“Ask Steph Curry how to shoot a three-pointer,” Flombaum says, turning to professional basketball. “He can probably give you some tips for improving your shot. But ask him to write down a set of step-by-step instructions . . . . Can you write down instructions on how to cut with scissors, how to write the letters in the English alphabet, or how to drive?

Pedro Domingos, author of The Master Algorithm, explains why programs that adopt implicit human knowledge are so important: “As of today, people can write many programs that computers can’t learn. But more surprisingly, computers can learn programs that people can’t write. We know how to drive cars and decipher handwriting, but these skills are subconscious; we’re not able to explain to a computer how to do these things.”

Says Flombaum: “For a good chunk of our history with computers, we could only get them do things that we could explain in painstaking detail. They may still be doing something we can do, but we don’t need to tell them how —and that’s fortunate because we often don’t know how we do those things ourselves.”

Autonomous Cars and Teenagers

“The reason I especially like driving as an example is because it makes me think about the possibility that we humans learn to drive in the same way as autonomous cars,” Flombaum writes. “Cars teach themselves to drive through experience. They drive, while a huge network of weights adjust themselves in response to good things happening (staying on the road) and bad things happening (bumping into other things).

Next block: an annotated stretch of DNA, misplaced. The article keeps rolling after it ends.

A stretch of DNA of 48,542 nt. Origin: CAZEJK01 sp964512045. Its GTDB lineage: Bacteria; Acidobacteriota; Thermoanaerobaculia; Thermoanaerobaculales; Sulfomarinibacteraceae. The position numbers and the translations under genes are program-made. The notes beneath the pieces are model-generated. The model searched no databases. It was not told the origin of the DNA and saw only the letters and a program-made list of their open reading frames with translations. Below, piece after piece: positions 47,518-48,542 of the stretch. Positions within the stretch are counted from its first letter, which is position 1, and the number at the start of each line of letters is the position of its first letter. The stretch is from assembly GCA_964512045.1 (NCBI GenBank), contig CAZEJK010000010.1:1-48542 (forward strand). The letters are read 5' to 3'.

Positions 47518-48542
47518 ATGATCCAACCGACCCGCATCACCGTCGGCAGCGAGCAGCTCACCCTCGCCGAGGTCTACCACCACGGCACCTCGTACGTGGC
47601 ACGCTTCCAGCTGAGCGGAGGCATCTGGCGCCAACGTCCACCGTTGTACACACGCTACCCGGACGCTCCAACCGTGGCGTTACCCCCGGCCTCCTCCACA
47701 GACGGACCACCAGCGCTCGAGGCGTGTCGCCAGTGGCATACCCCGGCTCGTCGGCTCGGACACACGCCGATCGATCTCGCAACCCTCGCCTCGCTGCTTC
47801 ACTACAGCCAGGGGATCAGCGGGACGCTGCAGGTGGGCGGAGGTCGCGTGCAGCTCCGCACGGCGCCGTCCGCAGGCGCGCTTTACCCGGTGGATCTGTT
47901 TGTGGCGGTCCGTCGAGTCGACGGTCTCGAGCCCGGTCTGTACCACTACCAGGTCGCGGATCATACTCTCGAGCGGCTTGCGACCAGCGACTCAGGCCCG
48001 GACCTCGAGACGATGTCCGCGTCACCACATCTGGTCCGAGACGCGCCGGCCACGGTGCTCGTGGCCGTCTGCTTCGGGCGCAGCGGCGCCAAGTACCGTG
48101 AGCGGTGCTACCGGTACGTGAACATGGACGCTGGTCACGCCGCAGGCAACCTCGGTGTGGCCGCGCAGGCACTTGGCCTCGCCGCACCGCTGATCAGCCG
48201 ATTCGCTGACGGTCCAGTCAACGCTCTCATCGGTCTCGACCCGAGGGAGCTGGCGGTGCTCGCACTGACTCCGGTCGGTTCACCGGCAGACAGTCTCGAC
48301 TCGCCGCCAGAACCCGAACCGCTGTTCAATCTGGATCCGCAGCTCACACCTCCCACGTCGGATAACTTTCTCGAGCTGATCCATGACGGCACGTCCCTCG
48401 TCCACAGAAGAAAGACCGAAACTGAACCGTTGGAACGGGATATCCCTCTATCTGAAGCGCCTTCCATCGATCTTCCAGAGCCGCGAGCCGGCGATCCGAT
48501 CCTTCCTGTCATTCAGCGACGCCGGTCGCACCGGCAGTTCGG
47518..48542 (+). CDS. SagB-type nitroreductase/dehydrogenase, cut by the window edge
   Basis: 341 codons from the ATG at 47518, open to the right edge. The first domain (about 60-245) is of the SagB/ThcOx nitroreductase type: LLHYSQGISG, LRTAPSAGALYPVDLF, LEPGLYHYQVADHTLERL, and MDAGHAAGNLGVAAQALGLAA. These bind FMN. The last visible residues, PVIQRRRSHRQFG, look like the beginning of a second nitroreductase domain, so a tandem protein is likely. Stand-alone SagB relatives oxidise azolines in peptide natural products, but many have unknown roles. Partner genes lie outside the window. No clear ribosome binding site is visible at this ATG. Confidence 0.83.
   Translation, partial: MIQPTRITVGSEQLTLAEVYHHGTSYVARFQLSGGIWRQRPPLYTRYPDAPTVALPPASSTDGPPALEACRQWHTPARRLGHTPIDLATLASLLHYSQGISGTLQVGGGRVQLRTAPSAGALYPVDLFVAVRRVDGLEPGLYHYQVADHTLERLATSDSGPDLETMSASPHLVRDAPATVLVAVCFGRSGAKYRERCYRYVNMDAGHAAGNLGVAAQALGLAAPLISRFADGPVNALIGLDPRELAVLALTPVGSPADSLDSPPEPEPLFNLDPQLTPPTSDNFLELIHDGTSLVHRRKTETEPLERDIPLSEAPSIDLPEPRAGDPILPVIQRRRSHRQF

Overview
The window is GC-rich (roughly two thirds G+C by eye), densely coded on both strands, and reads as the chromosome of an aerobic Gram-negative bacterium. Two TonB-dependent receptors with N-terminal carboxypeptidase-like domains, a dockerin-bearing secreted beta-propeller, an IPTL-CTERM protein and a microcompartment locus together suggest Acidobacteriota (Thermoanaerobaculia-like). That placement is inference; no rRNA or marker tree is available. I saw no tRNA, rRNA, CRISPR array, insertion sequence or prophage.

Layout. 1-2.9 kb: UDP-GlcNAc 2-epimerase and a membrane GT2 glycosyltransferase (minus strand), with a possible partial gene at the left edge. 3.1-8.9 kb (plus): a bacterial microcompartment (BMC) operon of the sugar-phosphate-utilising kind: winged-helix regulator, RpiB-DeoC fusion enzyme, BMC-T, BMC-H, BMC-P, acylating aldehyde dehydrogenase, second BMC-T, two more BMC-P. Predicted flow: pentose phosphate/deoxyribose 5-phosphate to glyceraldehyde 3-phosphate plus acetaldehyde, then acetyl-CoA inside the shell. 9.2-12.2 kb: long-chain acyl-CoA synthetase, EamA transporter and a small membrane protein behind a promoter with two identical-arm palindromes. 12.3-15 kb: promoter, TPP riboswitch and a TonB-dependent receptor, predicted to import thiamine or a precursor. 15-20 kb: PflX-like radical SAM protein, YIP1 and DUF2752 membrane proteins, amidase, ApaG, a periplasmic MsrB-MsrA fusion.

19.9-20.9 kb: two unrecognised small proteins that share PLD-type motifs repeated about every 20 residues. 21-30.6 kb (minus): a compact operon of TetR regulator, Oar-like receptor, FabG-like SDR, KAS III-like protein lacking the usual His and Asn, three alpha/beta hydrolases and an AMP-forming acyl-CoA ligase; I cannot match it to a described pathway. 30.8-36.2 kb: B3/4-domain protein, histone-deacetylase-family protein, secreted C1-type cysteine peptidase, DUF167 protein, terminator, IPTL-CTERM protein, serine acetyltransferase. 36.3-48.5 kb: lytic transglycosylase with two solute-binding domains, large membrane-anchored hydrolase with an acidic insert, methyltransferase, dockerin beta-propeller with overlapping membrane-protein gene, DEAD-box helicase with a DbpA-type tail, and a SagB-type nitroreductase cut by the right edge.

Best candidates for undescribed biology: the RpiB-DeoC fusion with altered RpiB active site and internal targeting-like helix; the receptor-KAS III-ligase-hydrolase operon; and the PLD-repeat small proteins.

“Here is Domingos again explaining the process of deep learning in general terms: ‘If we give a learner a sufficient number of examples of each, however, it will happily figure out how to do them on its own, at which point we can turn it loose.’
“He uses the term ‘learner’ to refer to computer algorithms that are capable of learning. Wouldn’t it also be a fair description of a 16-year-old kid? What does the driving teacher or parent do when teaching someone to drive? It’s possible that specific instructions are important in order to learn to drive, such as, “Slow down, ease off the pedal, hand-over-hand.” That amounts to positive or negative feedback, heard by the driver merely as ‘Good, bad, very bad!”
“Maybe the skills that become implicit to humans are also learned mostly implicitly. The learner gets lots of experience, and figures out through trial, error and time which actions will lead to desirable versus undesirable outcomes. Once the learner has learned, he can’t explain what he knows, nor can anyone else really get in there and unpack it. A self-driving car, a teenager — what’s the difference?”
“My own take is that not all learning in humans is deep learning, nor is it all implicit learning. However, deep learning in all its applications reminds us that a lot what is intelligence amounts to the vexingly unexplainable, and that ‘teaching’ — something I do professionally and as a parent — need not always be explaining. Explaining might actually be useless a lot of the time. It would be facile to say something like ‘Show, don’t tell.’ But the truth may be even simpler: Just say ‘Good,’ or ‘Bad.’
Contact Jonathan Flombaum at or on Twitter @flombaum.